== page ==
More than 2/3 of Americans are overweight or obese (source), and we spend more than $40 billion a year on weight loss, much of it on pills, gadgets, and creams that don't live up to their lofty claims.
When you're desperate to change your life, and you're just starting out, it's hard to know what's truth and what's hype. Everything sounds like the secret to losing weight, finding happiness, and becoming your best you!
Late-night infomercials boast major fat burning with stunning before-and-after photos.
Magazine ads claim that a pricey cream is key to flat abs.
Celebrities tout shoes that promise a tighter, more toned posterior just by walking!
Sounds too good to be true, right?
That's because it usually is. You already know 12 Ways to Spot a Fad Diet, but the latest scams go beyond mere dieting. We asked our experts to weigh in on the year's worst diet rip-offs. Find out how to avoid falling for slick marketing ploys--before you spend any money.
When it comes to weight loss, the #1 rule is: If it sounds too good to be true, it is!
Rip-Off #1: Toning shoes and clothes
Toning shoes claim to have an uneven, unstable sole that mimics balancing on a wobbleboard. Each brand and style is different, and many major shoe companies offer at least one style of the shoes, from sandals and sneakers to clogs.
The shoes' unique soles and extra cushioning purport to force the muscles to work harder as you walk. The wearer's abs, glutes and legs "tone up" as they compensate for the unsteady sole, thus leading to an increased calorie burn, advocates say. Several reputable shoe companies have sponsored studies of their products (most of the studies are not peer-reviewed, it should be pointed out) that claim that these shoes led to increased weight loss and greater toning.
Toning clothes have tiny resistance bands sewn into them, which force the body to work harder with every step. The clothing restricts movement slightly, and the slim fit is intended to make the wearer appear thinner.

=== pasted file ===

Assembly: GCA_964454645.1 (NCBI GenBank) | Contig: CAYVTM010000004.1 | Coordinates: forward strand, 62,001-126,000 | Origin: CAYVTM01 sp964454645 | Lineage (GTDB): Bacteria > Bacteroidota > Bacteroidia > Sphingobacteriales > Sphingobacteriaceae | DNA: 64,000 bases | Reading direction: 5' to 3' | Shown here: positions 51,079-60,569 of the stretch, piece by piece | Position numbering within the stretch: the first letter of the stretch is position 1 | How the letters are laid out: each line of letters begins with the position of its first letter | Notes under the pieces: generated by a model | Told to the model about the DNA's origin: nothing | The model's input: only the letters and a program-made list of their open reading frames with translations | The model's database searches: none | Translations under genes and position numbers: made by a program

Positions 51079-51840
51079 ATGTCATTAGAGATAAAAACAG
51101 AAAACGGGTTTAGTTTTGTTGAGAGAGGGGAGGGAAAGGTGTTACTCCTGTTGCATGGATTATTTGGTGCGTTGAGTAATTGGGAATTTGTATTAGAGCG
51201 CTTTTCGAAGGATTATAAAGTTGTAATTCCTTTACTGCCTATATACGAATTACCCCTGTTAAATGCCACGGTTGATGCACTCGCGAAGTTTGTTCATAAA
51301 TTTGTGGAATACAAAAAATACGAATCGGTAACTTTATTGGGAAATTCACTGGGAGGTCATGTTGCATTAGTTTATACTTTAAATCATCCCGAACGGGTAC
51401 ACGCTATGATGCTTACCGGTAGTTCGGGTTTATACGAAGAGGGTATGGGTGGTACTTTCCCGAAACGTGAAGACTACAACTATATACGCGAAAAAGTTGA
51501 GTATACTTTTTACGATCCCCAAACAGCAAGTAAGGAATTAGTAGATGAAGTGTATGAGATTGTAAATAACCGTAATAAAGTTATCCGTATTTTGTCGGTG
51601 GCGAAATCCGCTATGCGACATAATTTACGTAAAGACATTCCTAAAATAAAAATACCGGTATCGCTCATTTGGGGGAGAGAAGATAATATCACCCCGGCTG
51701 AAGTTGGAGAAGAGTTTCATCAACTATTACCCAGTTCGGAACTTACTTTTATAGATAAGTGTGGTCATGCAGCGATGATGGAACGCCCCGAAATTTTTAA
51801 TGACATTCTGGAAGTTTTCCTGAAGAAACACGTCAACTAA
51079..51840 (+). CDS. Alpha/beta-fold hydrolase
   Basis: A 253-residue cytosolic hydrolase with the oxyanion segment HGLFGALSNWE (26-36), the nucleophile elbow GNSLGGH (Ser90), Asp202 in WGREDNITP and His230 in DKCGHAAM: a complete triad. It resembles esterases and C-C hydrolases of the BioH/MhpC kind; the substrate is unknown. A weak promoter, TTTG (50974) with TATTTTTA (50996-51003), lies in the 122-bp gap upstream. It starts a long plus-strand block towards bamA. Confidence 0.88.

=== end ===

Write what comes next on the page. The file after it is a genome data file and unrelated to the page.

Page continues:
One study did find that wearing resistance tights while walking on a treadmill burned more calories-- but only when walking uphill. Research on this clothing (which can range from $50 to upwards of $200 per piece) is limited, but much of what we read about this clothing warned that such clothing could do more harm than good--either by restricting circulation or interfering with natural movement—and that the supposed benefits are probably very small.
Our expert says: "These products are marketed as if they are able to help women tone their legs and butt, but we know that losing weight from a specific area of the body (known as “spot training”) is NOT possible. The only studies that cited the shoes' benefits were about muscle activation—not long-term safety, actual increases in strength or actual increased muscle tone or weight loss—and the studies were very small, short-lived and conducted and/or funded by the companies selling the products. My expert opinion is that the advertisements for these shoes were very misleading to consumers, and that they were never proven either safe or effective at doing anything more than changing the way you walk mildly, which may change the way your muscles activate in the short term.
"That is not the same thing as weight loss or toning the legs, and it’s unlikely that the 'novelty' of a minimal increase in muscle activation will provide any tangible results in one’s body. That the FTC is now after these manufacturers for deceptive advertising should tell you for sure that they do not do what they claim." – Coach Nicole Nichols, certified personal trainer, group fitness instructor and health educator
Money saved: $50-$200
Rip-off #2: Slim-down creams and lotions
Orange peel thighs. Cottage cheese legs. Flabby bellies. Long after you've lost the weight, the cellulite and loose skin sticks around for many. Rather than consider them badges of honor, memories of where we've been, we try everything we can to get rid of them--including rubbing on pricey creams and lotions that boast the ability to smooth and tighten skin--and reduce the appearance of cellulite, which is simply subcutaneous (below the skin) fat that is pushed to the surface.